Questions to Ponder:

  • What is true if Jesus is not raised from the dead? (v. 14)
  • What is true of the one who teaches the resurrection if Christ is not raised? (v. 15)
  • What does “firstfruits” mean? (vv. 20, 23)
  • For how long will Christ reign? (v. 25)

The Joy of God’s Presence, April 30

April 30, Thursday: Great Truths

Scripture Reading—1 Corinthians 15:1-11

Sometimes it’s not a question of important v. unimportant or good v. bad, it may be a matter of rank and order. As vital as it is to favor the good and important over the bad and unimportant, it is just as critical to keep what is first, first. Spiritually, we don’t have to wonder about what is first. “Seek first the kingdom of God and His righteousness” (Matt. 6:33). “[S]o that He Himself will come to have first place in everything” (Col. 1:18; NASB). “For I delivered to you as of first importance what I also received: that Christ died for our sins…” (1 Cor. 15:3ff). We know what is first to God. Is it first to me?

Questions to Ponder:

  • What was true of the Corinthians in regard to the gospel? (vv. 1-2)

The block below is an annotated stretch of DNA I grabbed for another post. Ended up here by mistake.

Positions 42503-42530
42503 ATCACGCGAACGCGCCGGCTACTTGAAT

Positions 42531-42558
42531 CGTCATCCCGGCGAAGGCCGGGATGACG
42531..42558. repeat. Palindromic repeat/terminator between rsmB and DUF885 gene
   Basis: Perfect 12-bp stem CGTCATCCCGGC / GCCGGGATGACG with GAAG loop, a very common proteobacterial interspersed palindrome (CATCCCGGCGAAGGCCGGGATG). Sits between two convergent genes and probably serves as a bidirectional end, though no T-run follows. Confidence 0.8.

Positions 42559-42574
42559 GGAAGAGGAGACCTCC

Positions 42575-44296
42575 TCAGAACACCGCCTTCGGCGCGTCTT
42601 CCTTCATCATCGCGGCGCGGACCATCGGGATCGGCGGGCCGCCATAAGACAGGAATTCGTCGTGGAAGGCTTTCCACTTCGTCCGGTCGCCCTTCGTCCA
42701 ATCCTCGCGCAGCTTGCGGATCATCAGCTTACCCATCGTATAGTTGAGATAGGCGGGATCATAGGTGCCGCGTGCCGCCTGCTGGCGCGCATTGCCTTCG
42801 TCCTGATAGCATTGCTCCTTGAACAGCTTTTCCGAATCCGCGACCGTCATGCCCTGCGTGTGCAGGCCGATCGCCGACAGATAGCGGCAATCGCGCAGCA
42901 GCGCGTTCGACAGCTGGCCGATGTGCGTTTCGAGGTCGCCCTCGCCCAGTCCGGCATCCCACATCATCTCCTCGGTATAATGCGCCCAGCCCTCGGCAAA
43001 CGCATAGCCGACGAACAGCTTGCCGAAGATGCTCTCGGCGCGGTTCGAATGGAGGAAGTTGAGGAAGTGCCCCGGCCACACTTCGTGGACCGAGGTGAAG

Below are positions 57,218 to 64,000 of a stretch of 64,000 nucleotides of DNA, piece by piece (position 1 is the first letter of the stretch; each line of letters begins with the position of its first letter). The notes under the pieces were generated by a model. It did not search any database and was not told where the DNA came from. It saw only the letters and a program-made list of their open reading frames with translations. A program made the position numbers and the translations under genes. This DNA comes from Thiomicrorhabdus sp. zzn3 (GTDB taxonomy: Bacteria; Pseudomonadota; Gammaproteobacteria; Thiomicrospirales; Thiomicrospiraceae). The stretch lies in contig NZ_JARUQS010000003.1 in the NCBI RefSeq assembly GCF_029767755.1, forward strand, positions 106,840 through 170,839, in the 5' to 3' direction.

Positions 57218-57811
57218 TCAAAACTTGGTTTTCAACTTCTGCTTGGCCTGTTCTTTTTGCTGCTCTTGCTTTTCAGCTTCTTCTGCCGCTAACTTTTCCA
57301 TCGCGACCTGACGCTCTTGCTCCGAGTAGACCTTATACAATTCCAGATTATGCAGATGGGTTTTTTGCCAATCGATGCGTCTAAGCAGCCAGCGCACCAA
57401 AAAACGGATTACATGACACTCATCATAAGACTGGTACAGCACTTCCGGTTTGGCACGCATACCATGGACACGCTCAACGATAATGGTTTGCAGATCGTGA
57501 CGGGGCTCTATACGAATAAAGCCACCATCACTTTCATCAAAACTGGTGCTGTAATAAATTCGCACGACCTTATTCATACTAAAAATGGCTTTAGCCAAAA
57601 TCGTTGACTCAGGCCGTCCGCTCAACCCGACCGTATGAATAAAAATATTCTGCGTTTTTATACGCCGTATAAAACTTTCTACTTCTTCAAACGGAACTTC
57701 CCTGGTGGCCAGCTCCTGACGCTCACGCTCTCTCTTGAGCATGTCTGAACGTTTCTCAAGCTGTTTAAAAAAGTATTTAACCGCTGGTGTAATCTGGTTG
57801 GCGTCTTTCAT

• What happened “in accordance with the Scriptures”? (vv. 3-4)
  • How does Paul describe himself? (v. 8) How was this true?
  • What did Paul credit for what he had become and done? (v. 10)

The Joy of God’s Presence, March 12

March 12, Thursday: Great Truths

Scripture Reading— 1 Corinthians 13

I know people who have a deeper faith than I do. I know some who have far greater Bible knowledge than my own. I know people whose abilities as communicators of God’s message make my own look feeble. I know people whose sacrifices have been to the extreme compared to my own. We all know people like that. Thank God that they are using their talents and abilities and opportunities in such admirable ways. But it might all wind up making me feel marginally useful, at best, in the Lord’s kingdom. There are so many things—things that others do and accomplish—that are beyond my capacities and abilities. But those are not our measure. Instead it’s something very close to each of us and within the reach of all—it’s love. Love is the “secret sauce” that makes us what we are as God’s people.